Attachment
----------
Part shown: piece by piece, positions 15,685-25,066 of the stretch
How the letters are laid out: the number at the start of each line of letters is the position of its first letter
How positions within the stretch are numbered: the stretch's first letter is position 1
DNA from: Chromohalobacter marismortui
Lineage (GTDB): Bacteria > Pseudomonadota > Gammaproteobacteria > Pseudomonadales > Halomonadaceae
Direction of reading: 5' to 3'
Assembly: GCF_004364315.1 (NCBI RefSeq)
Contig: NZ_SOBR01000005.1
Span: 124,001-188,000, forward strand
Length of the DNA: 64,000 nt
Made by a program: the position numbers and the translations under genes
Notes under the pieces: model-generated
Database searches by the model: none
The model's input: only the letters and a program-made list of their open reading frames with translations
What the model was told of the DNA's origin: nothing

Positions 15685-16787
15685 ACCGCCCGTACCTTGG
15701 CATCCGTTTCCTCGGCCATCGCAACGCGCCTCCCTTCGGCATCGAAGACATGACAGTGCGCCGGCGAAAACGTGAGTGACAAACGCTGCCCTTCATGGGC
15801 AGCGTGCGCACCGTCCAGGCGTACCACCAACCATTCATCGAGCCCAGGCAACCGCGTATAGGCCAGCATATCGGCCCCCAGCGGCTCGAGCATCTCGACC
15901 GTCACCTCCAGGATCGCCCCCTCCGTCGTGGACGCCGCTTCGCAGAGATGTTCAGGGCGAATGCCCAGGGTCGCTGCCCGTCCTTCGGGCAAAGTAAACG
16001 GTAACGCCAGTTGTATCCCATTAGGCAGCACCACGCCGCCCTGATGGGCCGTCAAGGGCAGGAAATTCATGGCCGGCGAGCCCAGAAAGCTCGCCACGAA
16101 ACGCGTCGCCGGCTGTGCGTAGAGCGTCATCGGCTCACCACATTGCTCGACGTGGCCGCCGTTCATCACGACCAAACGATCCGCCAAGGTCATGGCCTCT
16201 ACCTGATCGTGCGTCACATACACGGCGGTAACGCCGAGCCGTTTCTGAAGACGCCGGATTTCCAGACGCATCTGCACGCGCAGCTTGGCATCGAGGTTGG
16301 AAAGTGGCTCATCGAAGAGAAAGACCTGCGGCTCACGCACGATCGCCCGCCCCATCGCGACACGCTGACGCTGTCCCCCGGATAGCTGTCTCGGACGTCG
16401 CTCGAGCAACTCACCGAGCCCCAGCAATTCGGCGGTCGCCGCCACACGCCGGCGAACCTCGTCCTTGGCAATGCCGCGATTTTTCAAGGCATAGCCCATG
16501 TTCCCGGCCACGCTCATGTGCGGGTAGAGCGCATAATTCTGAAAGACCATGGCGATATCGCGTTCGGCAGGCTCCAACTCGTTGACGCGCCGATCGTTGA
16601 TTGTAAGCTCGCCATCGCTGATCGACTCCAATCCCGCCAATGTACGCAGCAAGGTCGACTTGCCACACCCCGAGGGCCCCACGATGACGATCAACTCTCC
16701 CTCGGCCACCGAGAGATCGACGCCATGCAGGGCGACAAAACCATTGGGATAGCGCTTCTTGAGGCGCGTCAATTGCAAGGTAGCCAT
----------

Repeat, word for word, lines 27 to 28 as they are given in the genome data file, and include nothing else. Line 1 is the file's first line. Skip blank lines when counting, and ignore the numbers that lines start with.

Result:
16601 TTGTAAGCTCGCCATCGCTGATCGACTCCAATCCCGCCAATGTACGCAGCAAGGTCGACTTGCCACACCCCGAGGGCCCCACGATGACGATCAACTCTCC
16701 CTCGGCCACCGAGAGATCGACGCCATGCAGGGCGACAAAACCATTGGGATAGCGCTTCTTGAGGCGCGTCAATTGCAAGGTAGCCAT